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Corpus linguistics uses computer-assisted techniques and large electronic collections of texts (written or transcribed spoken) to investigate how people use language in different settings. Corpus techniques are helpful for language teaching because they allow you to help students learn vocabulary and grammar that is appropriate for different contexts, rather than focusing just on what is grammatical or ungrammatical. If you’ve ever felt frustrated telling a learner “That’s not really wrong, but it just doesn’t sound right to me,” corpus linguistics is likely to appeal to you. If you’re concerned about adjusting what you teach so students are prepared for academic reading and writing, or casual speech, or an ESP area, corpus linguistics will definitely be useful. In addition, corpus linguistics lends itself well to methods of teaching that develop learner autonomy. Plus, for anyone who gets a kick out of seeing what people do with language, corpus investigations can be just plain fun.

This intensive weekend course will be a fast way to get to know basic tools and skills that you will then be able to extend on your own. We’ll cover the why, what, and how of five specific areas:

• Analyzing a corpus (e.g. What are useful questions to investigate? What corpus is appropriate? How can you or students make sense of an overwhelming number of results? How can you or students make accurate generalizations but not overgeneralize?)

• Supplementing a textbook with corpus investigations (e.g. What textbook information is useful to check in a corpus? How can you decide what is important to add? How can you get examples that are representative? How can you judge corpus-based or corpus-informed textbooks?)

• Designing materials from a corpus (e.g. How traditional or unusual should your materials look? When should students be doing their own corpus searches and how can you guide them? How can you balance the difficulty of the materials and the level of the students? )

• Making your own corpus of learner texts or for a specific context (e.g. What do you need to compile? How do you format texts? Do you need to add any special coding? How big is big enough?)

• Available corpora and tools (e.g. What corpora represent World Englishes, English as a Lingua Franca, translation, and languages other than English? What tools are available and how much do they cost? Where can you go in the future to keep up with corpus developments?)

We will work together with examples in English, but you are welcome to try searches or do projects with other languages (as long as you have access to a corpus). We will use some free internet sites and a free software package that has Windows, Mac and Linux versions.

Prep before the weekend: A few background readings (with a practical, applied orientation) and discussion questions to think about. Software downloading.

Project after the weekend: A small materials development project that incorporates corpus linguistics techniques. You can use a publicly available corpus or compile your own. Your materials can supplement a textbook lesson or fill another need you have identified for a group of learners. I will get the projects and send you feedback electronically.

Fall 2019 - MIIS, MIIS Second Half of Term

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This seminar will focus on the possibilities and pitfalls of using mobile devices in the language classroom, and in an individual’s own language-learning process. Our technological focus will be primarily the smartphone, but many of the applications available for mobile phone are designed to work on tablets as well. The key objective for the course is to help teacher-trainees develop a rubric for a) identifying the role of a language application within the acquisition and instruction process and b) evaluating whether the benefits of using an app outweigh the drawbacks. The focus of the course is not just to learn specific applications, as new and better applications will have emerged by the time you graduate from MIIS. Rather, language teachers will use research, critical analysis of language learning products, and hands-on experience to answer the following questions:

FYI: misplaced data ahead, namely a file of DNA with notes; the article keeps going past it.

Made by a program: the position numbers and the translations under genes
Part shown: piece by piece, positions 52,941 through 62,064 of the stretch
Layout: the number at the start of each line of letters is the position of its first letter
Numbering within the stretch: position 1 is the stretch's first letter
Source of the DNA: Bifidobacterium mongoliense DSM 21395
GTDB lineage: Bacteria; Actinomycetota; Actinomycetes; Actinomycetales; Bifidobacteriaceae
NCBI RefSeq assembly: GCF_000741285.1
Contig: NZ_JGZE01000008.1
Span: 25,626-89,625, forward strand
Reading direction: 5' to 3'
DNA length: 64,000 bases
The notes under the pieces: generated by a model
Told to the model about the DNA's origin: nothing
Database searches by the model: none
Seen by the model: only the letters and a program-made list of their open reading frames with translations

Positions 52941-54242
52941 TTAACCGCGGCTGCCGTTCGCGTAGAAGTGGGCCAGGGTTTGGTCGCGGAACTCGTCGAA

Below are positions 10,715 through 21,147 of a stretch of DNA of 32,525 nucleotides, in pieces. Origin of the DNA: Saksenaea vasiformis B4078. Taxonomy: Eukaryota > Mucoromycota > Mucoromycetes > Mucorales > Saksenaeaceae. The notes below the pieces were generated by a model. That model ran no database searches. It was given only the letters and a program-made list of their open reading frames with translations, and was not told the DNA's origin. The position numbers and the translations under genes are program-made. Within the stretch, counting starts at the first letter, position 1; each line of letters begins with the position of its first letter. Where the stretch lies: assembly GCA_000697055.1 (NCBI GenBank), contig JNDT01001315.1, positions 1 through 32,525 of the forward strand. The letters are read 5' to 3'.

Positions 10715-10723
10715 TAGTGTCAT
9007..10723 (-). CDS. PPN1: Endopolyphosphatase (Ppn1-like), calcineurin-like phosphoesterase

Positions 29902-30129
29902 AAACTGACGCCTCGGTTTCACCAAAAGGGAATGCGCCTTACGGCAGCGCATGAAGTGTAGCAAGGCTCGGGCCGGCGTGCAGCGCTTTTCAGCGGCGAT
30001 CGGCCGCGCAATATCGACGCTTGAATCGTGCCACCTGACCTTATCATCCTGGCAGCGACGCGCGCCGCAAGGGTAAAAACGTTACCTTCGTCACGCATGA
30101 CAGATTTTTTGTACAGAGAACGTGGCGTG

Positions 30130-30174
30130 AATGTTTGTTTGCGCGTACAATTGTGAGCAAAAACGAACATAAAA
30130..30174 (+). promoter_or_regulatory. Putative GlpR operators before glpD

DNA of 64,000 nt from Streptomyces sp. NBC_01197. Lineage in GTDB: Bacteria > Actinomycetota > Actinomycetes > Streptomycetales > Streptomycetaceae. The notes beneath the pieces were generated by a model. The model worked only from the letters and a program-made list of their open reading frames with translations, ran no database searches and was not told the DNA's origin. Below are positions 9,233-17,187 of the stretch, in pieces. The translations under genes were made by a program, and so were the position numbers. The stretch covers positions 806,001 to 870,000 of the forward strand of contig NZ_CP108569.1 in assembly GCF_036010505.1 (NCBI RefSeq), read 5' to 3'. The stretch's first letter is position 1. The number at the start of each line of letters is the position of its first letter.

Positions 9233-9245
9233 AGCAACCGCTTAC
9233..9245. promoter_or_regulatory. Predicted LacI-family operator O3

• What stages of the language acquisition and language teaching process are most amenable to incorporating mobile phones?

• How best to mitigate the breakdowns and inequalities that technology use introduces into learning ecosystems?

• How can place-based learning re-imagine the role of the language classroom and course materials?

• What is the role of the language teacher in a world of autonomous and mobile learning?

Course participants will design a mobile-assisted lesson appropriate to their desired teaching context, and will create a pitch for a new application for mobile learning, or an improvement to an existing application for mobile learning.

Fall 2019 - MIIS, MIIS First Half of Term

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Serves as an introduction to linguistic analysis. Includes projects based on fieldwork in phonology, morphology, syntax, discourse, and pragmatics. Discusses importance of language awareness. Includes pedagogical strategies for consciousness-raising.

Fall 2018 - MIIS, Fall 2019 - MIIS

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Daily activities include four hours of classroom instruction, plus additional work in the language laboratory and computer center. Emphasis will be placed on the grammatical structures of German as well as on conversation and correct pronunciation. Reading comprehension skills are introduced through primary texts, including literature. Throughout the program, audio-visual presentations supplement regular classroom activities.

Required texts:
Texts will be available for purchase at the College Bookstore.


Note: All students who have prior knowledge of German and want to be placed beyond the Elementary German level (101-102-103) are required to take an analytical placement examination involving all four skills. On the basis of the test results, students will be advised concerning their course selections.

LNG

Summer 2018 Language Schools, LS 7 Week Session, Summer 2019 Language Schools, LS 7 Week Session